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1.  Predictors of additional intraocular pressure reduction in patients changed to latanoprost/timolol fixed combination 
BMC Ophthalmology  2010;10:10.
Background
Given the growing number of ocular hypotensive medications available, it is important to be able to predict a positive response to therapy. The purpose of the present study was to identify predictors of an additional 10% intraocular pressure (IOP) reduction after 12 weeks of treatment with latanoprost/timolol fixed combination (FC) in patients requiring a change in their previous ocular hypotensive medication.
Methods
This multicenter, open-label, prospective, phase IIIb study included subjects ≥18 years of age with open-angle glaucoma (OAG) or ocular hypertension (OHT). Eligible subjects had baseline IOP ≥21 mmHg and insufficient response to current beta-blocker monotherapy. The primary efficacy analysis (logistic regression) identified predictors of a positive response after 12 weeks of latanoprost/timolol FC.
Results
The intent-to-treat (ITT) population included 383 subjects treated with ≥1 drop of FC and having ≥1 follow-up IOP assessment. Mean IOP was 22.19 ± 2.16 mmHg at baseline and was reduced by 5.42 ± 2.71 mmHg at study end. In all, 325 (84.9%) subjects had a positive response to latanoprost/timolol FC; the response rate was similar across groups: OAG (n = 208; 82.7%); OHT (n = 161; 87.6%); OAG+OHT (n = 14; 85.7%). Higher baseline IOP (odds ratio: 1.284; 95% confidence interval [CI]: 1.101, 1.497; p = 0.0014) and absence of adverse events (odds ratio: 0.318; 95% CI: 0.161, 0.629; p = 0.0010) were significant predictors of positive response. Age, gender, ethnic origin, diagnosis, family history of OAG/OHT, corneal thickness, and concomitant systemic beta-blocker were not significant predictors of a positive response in the ITT analysis. The FC was well tolerated. The most common adverse events were related to the eye and were consistent with known adverse events associated with latanoprost and timolol.
Conclusions
These results support the use of latanoprost/timolol FC in patients whose IOP is insufficiently controlled on beta-blocker monotherapy. Patients with higher baseline IOP levels and who do not experience adverse events while on therapy are most likely to achieve a positive response to latanoprost/timolol FC.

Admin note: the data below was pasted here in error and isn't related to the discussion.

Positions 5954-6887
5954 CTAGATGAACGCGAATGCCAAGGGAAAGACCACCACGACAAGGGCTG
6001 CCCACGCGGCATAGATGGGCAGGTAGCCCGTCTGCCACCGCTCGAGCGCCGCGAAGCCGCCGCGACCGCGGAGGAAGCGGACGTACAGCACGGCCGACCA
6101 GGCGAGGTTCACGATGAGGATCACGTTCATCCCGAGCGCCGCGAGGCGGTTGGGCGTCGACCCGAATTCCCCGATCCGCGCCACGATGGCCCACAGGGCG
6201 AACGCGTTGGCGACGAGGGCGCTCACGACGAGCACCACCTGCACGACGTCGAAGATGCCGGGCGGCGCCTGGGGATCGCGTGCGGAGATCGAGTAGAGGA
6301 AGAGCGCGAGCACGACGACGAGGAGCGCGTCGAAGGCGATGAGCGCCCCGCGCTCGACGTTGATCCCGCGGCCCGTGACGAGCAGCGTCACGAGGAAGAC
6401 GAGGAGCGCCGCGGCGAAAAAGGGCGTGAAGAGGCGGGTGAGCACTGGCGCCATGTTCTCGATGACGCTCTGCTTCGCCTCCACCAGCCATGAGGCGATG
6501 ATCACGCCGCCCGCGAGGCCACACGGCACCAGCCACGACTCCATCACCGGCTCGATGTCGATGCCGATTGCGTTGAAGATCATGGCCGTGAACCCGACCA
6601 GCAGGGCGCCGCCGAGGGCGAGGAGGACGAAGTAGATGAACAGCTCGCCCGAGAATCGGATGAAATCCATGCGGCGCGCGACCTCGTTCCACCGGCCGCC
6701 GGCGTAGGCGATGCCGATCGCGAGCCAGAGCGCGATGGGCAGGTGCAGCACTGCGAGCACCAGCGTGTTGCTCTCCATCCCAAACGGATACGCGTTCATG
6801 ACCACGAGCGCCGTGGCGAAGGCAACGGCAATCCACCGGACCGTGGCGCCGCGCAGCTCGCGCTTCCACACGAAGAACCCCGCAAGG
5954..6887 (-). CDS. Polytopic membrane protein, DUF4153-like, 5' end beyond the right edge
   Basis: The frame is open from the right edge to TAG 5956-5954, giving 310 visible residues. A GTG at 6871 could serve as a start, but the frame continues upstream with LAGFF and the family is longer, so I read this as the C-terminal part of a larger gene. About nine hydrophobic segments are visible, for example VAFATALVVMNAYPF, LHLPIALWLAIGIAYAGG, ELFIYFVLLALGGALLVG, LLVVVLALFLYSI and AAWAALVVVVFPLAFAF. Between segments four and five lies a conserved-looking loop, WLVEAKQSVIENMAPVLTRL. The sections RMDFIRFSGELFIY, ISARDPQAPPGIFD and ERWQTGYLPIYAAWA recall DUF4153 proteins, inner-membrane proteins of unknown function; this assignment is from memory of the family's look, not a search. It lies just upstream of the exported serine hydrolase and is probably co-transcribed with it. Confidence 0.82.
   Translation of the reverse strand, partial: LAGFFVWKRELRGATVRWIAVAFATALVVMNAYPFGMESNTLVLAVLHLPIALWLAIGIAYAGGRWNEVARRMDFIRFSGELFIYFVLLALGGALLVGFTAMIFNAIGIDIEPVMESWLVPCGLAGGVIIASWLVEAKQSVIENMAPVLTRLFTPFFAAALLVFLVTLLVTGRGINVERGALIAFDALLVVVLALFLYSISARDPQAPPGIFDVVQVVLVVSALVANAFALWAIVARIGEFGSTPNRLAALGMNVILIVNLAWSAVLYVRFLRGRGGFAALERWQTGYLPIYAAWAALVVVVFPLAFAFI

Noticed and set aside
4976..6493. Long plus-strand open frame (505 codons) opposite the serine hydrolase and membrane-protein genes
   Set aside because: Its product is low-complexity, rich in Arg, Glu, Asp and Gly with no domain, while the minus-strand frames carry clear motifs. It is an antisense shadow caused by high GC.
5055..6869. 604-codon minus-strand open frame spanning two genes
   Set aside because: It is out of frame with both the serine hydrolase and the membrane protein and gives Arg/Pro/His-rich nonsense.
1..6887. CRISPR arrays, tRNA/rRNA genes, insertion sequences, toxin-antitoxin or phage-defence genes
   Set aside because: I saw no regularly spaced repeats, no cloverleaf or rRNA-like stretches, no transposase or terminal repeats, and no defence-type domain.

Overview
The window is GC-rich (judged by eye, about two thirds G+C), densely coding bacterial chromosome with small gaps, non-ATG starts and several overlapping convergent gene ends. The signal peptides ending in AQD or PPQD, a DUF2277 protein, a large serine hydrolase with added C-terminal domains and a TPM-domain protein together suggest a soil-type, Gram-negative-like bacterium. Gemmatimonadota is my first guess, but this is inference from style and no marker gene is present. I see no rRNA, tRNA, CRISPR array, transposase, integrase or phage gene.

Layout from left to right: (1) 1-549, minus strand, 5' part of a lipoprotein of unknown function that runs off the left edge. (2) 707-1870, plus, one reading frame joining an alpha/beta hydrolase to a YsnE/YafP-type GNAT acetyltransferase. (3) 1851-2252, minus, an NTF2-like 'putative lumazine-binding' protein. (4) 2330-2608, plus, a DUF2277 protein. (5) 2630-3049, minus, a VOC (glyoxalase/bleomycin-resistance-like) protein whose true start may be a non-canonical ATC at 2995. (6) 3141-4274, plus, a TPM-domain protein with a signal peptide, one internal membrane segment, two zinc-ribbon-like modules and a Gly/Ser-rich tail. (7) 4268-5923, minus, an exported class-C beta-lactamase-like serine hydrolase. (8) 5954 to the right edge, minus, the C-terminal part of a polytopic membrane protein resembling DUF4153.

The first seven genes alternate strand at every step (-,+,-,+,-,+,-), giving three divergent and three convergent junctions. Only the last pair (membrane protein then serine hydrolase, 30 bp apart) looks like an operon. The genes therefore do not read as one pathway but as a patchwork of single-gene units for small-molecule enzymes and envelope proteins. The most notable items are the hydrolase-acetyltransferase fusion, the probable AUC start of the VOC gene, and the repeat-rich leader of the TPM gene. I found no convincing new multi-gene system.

Trial Registration
Study registration number: NCT00230763
doi:10.1186/1471-2415-10-10
PMCID: PMC2861019  PMID: 20346127
2.  First-line latanoprost therapy in ocular hypertension or open-angle glaucoma patients: a 3-month efficacy analysis stratified by initial intraocular pressure 
BMC Ophthalmology  2010;10:4.
Background
Prospective, multicenter, randomized, double-masked trials have shown latanoprost instilled once daily to be at least as effective as and generally superior to timolol administered twice daily and to be as effective as other frequently prescribed prostaglandin analogues. This study prospectively assessed the efficacy of latanoprost monotherapy in a large cohort of treatment-naive patients with a broad range of baseline intraocular pressure (IOP) levels treated in actual clinical practice settings.
Methods
This prospective, open-label, multicenter, uncontrolled, phase IV study included treatment-naive ocular hypertension or open-angle glaucoma subjects initiating latanoprost once daily (evening). IOP levels were measured at baseline and after 1 and 3 months. The primary efficacy outcome was mean change in IOP from baseline to month 3. Analyses were stratified by baseline IOP: ≥ 20 and <24 mmHg vs ≥ 24 mmHg.
Results
Efficacy analyses (intent to treat) included 572 subjects: 20 to <24 mmHg group, N = 252; ≥ 24 mmHg group, N = 320. Mean baseline IOP levels were 22.2 ± 0.9 mmHg and 26.7 ± 2.8 mmHg, respectively. At month 3, significant IOP reductions were seen in both groups (p < 0.0001, within-group differences); reductions were smaller in the 20 to <24 mmHg group (-6.3 ± 2.4 vs -9.2 ± 3.7 mmHg, respectively; -28.0 ± 10.6% vs -34.1 ± 11.9%, respectively). An IOP reduction of ≥ 30% from baseline to month 3 was noted in 48.4% and 65.6% of subjects, respectively (p < 0.0001). At month 3, targets IOPs of ≤ 18 mmHg were achieved by ≥ 70% of subjects in both groups. Latanoprost was well tolerated with an adverse event profile similar to that reported in the literature.
Conclusions
This "real world" study found once-daily latanoprost to be effective and safe in treatment-naive ocular hypertension or open-angle glaucoma patients. Patients with baseline IOP levels of 20 to <24 mmHg as well as ≥ 24 mmHg benefitted from initial latanoprost therapy.
Trial Registration
Trial Registration Number: NCT00647101
doi:10.1186/1471-2415-10-4
PMCID: PMC2841111  PMID: 20181282

Results 1-2 (2)